JUL 03, 2019
This study evaluated the overall prevalence, annual prevalence and incidence of dry eye disease (DED) in a large, representative population in the United States.
This retrospective analysis examined nearly 10 million beneficiaries in the Military Health System between 2003 and 2015. The authors performed an algorithmic evaluation of medical diagnosis codes and drug prescription patterns to determine the overall and annual prevalence, along with the annual incidence, of DED.
The overall prevalence of DED was 5.28%, and increased with age. The overall prevalence was 7.78% for females and 2.96% for males, with the ratio remaining at 2:1 to 3:1 across all age groups. Annual prevalence increased over time, from 0.83% in 2005 to 3.02% in 2012. Similarly, the annual incidence rate increased from 0.55% in 2008 to 0.87% in 2012.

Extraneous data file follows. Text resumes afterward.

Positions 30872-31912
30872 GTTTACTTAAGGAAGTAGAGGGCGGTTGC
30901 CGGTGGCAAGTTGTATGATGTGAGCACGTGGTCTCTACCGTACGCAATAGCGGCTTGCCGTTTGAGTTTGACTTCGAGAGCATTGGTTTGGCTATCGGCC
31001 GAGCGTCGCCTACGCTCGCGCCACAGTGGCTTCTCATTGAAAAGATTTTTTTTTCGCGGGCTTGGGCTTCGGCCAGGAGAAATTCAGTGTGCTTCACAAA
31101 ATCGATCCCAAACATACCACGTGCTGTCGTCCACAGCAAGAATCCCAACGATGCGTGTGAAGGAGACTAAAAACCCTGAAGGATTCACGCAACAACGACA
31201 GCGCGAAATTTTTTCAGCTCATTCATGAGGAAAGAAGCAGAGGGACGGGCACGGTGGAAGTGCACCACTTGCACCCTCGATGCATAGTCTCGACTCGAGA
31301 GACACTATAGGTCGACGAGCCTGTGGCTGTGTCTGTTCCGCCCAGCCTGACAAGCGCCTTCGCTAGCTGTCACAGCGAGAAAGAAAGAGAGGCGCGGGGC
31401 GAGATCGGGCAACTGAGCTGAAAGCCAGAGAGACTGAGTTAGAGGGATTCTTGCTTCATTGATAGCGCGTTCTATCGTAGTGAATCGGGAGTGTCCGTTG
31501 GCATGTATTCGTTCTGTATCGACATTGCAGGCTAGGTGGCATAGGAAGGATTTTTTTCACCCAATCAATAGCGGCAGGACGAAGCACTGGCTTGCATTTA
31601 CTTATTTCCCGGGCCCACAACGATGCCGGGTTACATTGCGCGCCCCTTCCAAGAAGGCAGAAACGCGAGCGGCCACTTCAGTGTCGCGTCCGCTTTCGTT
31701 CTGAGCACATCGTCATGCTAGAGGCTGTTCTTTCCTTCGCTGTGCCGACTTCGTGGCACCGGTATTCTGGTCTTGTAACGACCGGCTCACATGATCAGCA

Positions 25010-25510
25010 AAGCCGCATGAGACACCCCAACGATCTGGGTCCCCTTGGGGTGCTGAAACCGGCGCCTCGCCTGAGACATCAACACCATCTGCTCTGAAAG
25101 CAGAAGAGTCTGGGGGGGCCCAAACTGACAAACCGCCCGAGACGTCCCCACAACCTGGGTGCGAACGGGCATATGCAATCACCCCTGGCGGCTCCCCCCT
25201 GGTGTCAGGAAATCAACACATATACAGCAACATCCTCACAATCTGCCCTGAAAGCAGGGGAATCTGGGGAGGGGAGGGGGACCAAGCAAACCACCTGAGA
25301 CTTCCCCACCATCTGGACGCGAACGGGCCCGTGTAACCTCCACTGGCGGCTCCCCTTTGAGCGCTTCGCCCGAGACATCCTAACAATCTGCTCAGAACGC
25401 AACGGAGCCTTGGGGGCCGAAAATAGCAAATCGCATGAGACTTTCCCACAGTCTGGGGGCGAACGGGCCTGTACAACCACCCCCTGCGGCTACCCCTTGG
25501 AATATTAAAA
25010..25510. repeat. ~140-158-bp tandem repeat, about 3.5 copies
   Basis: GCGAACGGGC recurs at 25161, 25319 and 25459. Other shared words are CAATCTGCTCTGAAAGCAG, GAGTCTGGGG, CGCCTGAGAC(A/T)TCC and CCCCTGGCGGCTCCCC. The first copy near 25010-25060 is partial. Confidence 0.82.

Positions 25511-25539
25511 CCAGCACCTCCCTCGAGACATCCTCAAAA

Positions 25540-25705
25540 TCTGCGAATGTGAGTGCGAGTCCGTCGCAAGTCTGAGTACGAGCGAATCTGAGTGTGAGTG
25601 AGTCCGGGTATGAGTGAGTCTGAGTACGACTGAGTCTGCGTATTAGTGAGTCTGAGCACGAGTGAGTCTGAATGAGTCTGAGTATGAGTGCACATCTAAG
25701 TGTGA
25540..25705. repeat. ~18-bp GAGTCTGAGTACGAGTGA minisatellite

This study is limited by its retrospective nature. In addition, the algorithmic approach to identifying DED patients could have introduced errors in identifying actual patients with this condition. While the study was restricted to military members and their dependents, the study did include all age groups. Likewise, the increasing trends in prevalence and incidence does not distinguish between actual increased disease or simply increased awareness and diagnosis.
The study confirms the current prevalence and incidence of DED in a large cohort across the entire United States, including all age groups. The findings suggest that nearly 16 million Americans are affected by DED, and that these numbers are increasing. This further highlights the need for further investigation into the causes and treatments of DED.